ISEQ ends week at highest level since October 2008
IRELAND'S Overall ISEQ Index jumped to its highest level since October 2008 as optimism prevailed after the country struck a deal that will lessen its financial burden in the coming years.
Investor confidence was evident throughout Europe yesterday as China said that its exports soared 25pc in January compared to the corresponding month in 2011.
Economists had predicted a 17.5pc rise. Imports rose 28.8pc compared with an expected 23.5pc among economists.
EU leaders also reached a landmark agreement on the region's budget following marathon talks. The budget – which extends to the end of the decade – had been cut for the first time in its history.
A flurry of positive earnings news from the United States also buoyed markets. The Standard & Poor's 500 Index hit its highest level since November 2007 as data also showed that the US trade deficit contracted more than had been expected.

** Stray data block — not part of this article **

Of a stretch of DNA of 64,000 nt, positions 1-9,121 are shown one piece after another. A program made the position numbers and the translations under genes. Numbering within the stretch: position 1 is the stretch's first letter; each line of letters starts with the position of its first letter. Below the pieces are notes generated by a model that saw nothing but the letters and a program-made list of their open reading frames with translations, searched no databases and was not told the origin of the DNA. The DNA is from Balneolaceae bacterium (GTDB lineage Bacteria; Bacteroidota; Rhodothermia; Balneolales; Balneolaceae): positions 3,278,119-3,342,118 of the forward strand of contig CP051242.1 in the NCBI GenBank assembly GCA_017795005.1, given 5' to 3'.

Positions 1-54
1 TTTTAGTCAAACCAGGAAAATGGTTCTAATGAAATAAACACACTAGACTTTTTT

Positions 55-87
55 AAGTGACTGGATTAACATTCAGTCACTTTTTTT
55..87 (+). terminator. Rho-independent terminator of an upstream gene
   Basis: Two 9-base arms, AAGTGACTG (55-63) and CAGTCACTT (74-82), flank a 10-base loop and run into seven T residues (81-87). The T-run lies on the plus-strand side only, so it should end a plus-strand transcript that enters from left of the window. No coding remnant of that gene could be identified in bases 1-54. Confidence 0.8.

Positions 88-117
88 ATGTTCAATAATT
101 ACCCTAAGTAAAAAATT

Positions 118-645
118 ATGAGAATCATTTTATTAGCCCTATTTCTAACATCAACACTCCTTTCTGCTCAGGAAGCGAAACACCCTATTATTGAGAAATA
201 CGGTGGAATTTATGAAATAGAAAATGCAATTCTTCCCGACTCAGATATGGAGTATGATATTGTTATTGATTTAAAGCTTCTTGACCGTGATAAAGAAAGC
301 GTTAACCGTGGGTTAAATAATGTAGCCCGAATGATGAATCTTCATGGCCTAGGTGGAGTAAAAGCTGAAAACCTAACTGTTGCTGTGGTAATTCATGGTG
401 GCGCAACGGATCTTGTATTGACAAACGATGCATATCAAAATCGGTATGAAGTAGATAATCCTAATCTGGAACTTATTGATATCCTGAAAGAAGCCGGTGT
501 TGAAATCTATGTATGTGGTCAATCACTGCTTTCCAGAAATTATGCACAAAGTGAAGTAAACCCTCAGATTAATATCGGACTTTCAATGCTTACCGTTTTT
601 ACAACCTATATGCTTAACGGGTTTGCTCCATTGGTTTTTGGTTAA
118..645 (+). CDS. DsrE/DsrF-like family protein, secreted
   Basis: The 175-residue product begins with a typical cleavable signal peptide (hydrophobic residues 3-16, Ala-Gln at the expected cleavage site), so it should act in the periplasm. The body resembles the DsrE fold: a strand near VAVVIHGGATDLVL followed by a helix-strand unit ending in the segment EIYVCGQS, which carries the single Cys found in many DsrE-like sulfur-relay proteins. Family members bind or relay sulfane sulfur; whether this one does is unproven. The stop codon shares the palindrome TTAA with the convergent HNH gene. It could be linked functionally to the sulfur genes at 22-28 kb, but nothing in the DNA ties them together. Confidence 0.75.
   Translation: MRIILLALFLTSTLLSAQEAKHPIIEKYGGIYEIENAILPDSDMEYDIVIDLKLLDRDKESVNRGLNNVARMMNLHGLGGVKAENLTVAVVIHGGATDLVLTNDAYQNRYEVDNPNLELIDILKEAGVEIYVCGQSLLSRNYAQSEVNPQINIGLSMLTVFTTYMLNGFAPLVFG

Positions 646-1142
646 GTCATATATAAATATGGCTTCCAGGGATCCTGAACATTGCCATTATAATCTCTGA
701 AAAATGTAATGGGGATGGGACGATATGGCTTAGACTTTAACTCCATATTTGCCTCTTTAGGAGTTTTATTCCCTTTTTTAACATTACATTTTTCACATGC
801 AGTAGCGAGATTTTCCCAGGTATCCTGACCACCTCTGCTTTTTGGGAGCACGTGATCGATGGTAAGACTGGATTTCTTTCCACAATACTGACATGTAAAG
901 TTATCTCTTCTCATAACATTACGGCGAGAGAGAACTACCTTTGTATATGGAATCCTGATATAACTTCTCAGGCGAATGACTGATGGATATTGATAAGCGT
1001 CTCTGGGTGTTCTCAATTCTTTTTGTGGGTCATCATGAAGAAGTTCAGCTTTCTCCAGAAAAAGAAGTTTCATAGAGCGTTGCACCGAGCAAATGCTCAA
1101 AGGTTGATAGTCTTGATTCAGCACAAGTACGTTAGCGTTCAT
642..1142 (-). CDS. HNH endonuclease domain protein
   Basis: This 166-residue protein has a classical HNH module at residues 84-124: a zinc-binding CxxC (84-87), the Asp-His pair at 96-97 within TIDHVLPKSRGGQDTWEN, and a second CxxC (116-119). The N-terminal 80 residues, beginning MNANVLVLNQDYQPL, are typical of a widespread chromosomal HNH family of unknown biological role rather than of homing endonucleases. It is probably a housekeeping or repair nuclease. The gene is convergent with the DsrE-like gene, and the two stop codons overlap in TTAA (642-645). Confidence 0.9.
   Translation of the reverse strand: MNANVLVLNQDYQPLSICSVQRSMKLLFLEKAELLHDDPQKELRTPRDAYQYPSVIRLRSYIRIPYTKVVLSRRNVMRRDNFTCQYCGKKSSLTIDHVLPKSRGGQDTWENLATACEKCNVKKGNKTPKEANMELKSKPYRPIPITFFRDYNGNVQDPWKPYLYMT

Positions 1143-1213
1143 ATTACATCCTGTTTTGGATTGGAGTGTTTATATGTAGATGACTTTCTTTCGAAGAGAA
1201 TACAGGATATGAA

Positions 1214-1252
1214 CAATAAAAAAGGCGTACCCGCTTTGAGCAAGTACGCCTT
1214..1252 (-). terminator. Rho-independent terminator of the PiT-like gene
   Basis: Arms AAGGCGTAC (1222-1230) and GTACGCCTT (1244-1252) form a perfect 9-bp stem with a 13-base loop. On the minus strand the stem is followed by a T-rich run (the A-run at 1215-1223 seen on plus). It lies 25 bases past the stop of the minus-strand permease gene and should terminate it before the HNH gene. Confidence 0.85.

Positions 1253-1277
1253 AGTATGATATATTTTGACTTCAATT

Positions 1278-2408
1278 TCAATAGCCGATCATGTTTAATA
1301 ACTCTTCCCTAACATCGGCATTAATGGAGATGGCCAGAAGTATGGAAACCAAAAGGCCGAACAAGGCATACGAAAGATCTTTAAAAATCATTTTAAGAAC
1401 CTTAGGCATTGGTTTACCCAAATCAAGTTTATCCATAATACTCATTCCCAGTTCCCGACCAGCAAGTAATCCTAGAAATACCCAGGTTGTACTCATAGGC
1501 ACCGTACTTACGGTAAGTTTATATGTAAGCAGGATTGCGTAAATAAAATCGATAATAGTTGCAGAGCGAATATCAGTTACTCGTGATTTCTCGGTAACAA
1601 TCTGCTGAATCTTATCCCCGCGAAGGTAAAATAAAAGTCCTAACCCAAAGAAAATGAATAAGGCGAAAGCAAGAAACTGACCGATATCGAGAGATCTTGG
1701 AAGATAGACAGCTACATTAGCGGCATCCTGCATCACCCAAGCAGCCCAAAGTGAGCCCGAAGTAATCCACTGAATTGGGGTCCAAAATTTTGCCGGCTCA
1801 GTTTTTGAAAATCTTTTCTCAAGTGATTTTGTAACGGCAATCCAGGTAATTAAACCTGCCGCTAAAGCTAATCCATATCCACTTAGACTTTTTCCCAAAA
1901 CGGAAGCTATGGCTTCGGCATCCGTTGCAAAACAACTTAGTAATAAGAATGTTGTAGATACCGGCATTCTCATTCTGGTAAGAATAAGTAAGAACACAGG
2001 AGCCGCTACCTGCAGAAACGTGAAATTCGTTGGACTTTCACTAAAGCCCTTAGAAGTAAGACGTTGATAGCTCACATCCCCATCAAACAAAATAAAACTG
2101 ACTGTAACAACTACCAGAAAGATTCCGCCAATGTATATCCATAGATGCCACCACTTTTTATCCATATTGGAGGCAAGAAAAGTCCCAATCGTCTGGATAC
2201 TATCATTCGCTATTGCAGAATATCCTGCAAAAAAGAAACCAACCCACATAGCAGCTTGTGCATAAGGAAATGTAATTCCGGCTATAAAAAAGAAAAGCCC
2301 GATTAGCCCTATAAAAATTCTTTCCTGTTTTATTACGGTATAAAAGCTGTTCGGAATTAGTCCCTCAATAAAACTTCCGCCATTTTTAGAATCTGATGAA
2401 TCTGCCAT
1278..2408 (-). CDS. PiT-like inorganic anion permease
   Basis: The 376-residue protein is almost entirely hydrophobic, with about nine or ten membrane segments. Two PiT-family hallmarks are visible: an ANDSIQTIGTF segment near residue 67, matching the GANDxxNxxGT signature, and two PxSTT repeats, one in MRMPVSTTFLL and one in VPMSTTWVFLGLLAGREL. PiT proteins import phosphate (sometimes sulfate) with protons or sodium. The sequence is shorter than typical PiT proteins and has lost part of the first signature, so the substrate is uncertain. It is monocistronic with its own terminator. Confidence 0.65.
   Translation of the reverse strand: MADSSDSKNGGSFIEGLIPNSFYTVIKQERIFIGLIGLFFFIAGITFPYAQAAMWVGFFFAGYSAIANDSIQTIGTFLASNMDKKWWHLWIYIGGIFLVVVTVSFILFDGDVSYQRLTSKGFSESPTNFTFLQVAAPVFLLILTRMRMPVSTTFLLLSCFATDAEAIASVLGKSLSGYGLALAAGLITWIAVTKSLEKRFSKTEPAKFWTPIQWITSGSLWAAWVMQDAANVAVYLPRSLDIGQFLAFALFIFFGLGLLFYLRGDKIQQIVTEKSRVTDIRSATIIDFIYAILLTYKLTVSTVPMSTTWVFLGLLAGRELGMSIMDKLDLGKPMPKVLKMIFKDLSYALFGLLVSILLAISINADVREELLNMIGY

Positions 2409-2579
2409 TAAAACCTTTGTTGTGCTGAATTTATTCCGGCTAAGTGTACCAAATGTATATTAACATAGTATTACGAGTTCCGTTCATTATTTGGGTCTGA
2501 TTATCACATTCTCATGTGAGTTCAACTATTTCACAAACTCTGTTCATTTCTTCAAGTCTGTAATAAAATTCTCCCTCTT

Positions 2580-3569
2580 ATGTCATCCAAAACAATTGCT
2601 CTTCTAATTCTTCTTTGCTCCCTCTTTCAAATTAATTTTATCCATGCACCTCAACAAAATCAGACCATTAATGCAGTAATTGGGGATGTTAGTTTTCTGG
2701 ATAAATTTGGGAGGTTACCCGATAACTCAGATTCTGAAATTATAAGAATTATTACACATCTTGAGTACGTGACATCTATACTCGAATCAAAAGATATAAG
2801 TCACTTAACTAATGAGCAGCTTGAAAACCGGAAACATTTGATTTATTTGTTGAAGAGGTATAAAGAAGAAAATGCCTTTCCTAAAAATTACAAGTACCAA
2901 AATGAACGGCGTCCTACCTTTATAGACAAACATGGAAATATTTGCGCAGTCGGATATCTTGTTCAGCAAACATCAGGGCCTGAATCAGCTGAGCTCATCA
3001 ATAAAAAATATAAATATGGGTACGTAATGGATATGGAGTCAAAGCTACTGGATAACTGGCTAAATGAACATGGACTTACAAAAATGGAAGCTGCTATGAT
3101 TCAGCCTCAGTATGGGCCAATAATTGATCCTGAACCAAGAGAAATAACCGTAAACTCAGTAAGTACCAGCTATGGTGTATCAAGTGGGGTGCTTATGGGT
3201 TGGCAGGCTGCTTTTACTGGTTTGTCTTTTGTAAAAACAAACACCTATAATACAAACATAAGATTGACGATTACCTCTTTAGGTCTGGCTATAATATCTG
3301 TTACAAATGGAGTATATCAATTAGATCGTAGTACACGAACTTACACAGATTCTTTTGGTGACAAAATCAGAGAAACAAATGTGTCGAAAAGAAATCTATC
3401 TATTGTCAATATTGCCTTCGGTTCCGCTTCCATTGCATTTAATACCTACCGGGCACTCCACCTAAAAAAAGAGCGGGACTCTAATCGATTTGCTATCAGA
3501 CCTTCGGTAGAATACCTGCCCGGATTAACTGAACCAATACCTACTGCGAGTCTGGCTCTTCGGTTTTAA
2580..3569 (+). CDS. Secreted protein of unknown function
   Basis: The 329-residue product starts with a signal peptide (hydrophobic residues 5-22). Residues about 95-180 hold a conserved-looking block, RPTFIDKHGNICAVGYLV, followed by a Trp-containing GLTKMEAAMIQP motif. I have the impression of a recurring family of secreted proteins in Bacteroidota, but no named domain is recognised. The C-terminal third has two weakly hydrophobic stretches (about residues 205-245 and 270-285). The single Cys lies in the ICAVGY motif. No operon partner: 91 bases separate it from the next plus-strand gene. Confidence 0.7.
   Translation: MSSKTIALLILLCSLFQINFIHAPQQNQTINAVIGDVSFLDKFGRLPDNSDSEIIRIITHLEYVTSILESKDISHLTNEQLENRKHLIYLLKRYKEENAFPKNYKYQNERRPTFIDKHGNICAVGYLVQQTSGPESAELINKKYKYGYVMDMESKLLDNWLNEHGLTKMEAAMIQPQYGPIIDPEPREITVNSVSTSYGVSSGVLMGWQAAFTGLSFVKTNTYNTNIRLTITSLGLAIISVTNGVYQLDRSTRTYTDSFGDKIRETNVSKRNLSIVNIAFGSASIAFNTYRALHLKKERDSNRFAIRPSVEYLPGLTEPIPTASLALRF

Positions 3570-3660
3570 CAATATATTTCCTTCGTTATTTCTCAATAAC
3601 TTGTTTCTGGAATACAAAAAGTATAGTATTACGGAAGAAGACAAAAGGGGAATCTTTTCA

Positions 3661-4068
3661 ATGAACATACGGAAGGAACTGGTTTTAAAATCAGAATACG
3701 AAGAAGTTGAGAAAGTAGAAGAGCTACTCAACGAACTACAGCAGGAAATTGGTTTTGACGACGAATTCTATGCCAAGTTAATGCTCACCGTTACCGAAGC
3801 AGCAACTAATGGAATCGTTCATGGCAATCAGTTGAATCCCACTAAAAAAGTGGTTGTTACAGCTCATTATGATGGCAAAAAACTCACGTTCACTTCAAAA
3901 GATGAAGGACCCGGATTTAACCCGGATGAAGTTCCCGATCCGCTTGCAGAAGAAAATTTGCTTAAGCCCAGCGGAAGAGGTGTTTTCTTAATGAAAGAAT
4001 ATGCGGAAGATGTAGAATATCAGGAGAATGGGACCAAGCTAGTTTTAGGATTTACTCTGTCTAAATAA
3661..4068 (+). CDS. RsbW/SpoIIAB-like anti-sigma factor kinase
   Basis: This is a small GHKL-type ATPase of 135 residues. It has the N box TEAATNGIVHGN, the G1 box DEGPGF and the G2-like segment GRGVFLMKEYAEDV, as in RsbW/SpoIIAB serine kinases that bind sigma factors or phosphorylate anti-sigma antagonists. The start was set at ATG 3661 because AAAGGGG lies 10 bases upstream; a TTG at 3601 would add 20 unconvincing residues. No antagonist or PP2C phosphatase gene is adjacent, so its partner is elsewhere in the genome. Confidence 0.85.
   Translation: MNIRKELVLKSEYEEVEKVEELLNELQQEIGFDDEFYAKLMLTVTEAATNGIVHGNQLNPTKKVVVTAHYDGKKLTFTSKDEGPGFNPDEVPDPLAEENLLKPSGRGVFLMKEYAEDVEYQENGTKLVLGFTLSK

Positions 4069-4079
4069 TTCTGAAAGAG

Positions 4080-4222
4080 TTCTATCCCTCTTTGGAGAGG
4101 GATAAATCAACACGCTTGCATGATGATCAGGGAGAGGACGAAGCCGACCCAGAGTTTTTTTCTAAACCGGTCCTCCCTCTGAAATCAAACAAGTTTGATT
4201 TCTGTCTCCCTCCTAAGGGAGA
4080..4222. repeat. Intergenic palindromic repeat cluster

"The improvement in China's data is a positive for European equities," said Richard Scrope, who helps manage £100m as fund manager at Oriel Asset Management in London.
"The European Union's decision to cut the budget is a prudent one. A prioritisation of where money should be spent is better than simply increasing spending on everything."
In Ireland, the Overall ISEQ Index was lifted 1.38pc, or 49.11 points, to enter the weekend at 3,606.24. The last time it closed above that level was on October 3, 2008, when it was at 3,943. By the end of that year it had hit 2,343.
Stocks on the move again included those that had been to the fore of corporate activity during the week. CRH added 2.51pc. or 38.5 cent, to close at €15.72.
Aer Lingus advanced 5.7pc, or 7.4 cent, to €1.37 on the back of its strong full-year results this week. That's more than the €1.30 that Ryanair has offered for the shares and indicates investors anticipate Ryanair will have to raise its bid for the carrier.
Shares in DCC, which earlier this week said it was considering shifting its listing to London, advanced 2pc, or 53 cent, to €27.04.
Decliners included mining firm Kenmare Resources, which fell 2.9pc to 44 cent, while in London food group Greencore fell 2pc to £1.10.
National benchmark indices advanced in all of the 18 western European markets except Greece. The UK's FTSE 100 gained 0.6pc, France's CAC 40 rose 1.4pc and Germany's DAX added 0.8pc.